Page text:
If the constructor of
MyClass has side-effects, then in C++03 the copy is not permitted to be elided. That's because the temporary object that's the source of the copy has been bound to a reference (the parameter of
If the copy constructor of
MyClass has no side-effects then the compiler is permitted to optimize it away under the "as-if" rule. I think the only sensible way to determine whether it actually has done so with "normal optimizations" is to inspect the emitted code. Different people have different ideas what's normal, and a given compiler might be sensitive to the details of
MyClass. My guess is that what this amounts to is whether or not the compiler (or linker) inlines everything in sight. If it does then it will probably optimize, if it doesn't then it won't. So even the size of the constructor code might be relevant, never mind what it does.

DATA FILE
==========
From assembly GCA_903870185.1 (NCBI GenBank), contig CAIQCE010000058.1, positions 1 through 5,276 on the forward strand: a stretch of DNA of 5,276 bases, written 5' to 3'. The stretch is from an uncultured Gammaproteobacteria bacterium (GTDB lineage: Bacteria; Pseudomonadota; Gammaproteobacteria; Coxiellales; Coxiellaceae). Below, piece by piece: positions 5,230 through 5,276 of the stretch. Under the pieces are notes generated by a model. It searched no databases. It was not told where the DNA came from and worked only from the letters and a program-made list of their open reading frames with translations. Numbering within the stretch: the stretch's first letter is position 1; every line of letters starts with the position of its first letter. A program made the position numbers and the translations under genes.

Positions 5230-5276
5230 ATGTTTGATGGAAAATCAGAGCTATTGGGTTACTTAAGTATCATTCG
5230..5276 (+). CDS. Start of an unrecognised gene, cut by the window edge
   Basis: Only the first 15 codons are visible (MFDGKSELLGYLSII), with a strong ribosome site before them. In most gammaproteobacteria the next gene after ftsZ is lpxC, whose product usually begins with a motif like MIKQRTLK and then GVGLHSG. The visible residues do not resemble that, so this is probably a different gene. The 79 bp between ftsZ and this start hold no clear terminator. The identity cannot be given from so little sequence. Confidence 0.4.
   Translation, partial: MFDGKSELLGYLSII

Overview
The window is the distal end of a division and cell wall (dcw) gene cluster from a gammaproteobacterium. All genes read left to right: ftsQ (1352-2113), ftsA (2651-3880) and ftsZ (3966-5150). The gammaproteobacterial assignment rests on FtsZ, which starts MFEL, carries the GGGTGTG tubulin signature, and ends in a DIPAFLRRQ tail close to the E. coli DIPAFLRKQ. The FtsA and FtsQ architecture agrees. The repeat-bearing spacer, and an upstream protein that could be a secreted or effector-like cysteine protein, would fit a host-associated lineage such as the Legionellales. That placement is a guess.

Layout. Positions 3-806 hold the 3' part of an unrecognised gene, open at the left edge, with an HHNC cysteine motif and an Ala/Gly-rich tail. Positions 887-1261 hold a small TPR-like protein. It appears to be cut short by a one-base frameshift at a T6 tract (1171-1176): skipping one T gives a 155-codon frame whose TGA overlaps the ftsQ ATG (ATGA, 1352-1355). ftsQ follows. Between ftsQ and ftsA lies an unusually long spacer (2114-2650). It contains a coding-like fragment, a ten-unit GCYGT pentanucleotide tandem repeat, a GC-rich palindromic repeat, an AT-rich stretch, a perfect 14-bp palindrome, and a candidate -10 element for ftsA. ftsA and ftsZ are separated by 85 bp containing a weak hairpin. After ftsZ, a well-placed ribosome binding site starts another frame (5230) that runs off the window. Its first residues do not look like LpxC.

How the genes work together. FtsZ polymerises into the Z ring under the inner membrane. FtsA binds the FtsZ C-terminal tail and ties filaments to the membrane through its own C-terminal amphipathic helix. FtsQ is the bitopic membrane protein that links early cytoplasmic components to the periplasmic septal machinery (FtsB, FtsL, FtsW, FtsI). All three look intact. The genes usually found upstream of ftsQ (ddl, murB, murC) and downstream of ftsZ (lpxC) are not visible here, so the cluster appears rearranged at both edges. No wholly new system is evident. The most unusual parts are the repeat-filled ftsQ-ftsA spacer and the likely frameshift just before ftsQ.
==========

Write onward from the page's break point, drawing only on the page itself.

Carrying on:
So I think the main thing you can do is to ensure that both the default and the copy constructor of
MyClass have no side-effects and are available to be inlined. If they're not available then of course the compiler will assume that they could have side-effects and will do the copy. If link-time optimization is a normal compiler option for you, then you don't have to do much to make them available. Otherwise, if they're user-defined then do it in the header file that defines
MyClass. You might be able to get away with the default constructor having certain kinds of side-effects: if the effects don't depend on the address of the temporary being different from the address of the vector element then "as-if" still applies.
In C++11 you have a move (that likewise must not be elided if it has side-effects), but you can use
v.emplace_back() to avoid that. The move would call the move constructor of
MyClass if it has one, otherwise the copy constructor, and everything I say above about "as-if" applies to moves.
emplace_back() calls the no-args constructor to construct the vector element (or if you pass arguments to
emplace_back then whatever constructor matches those args), which I think is exactly what you want.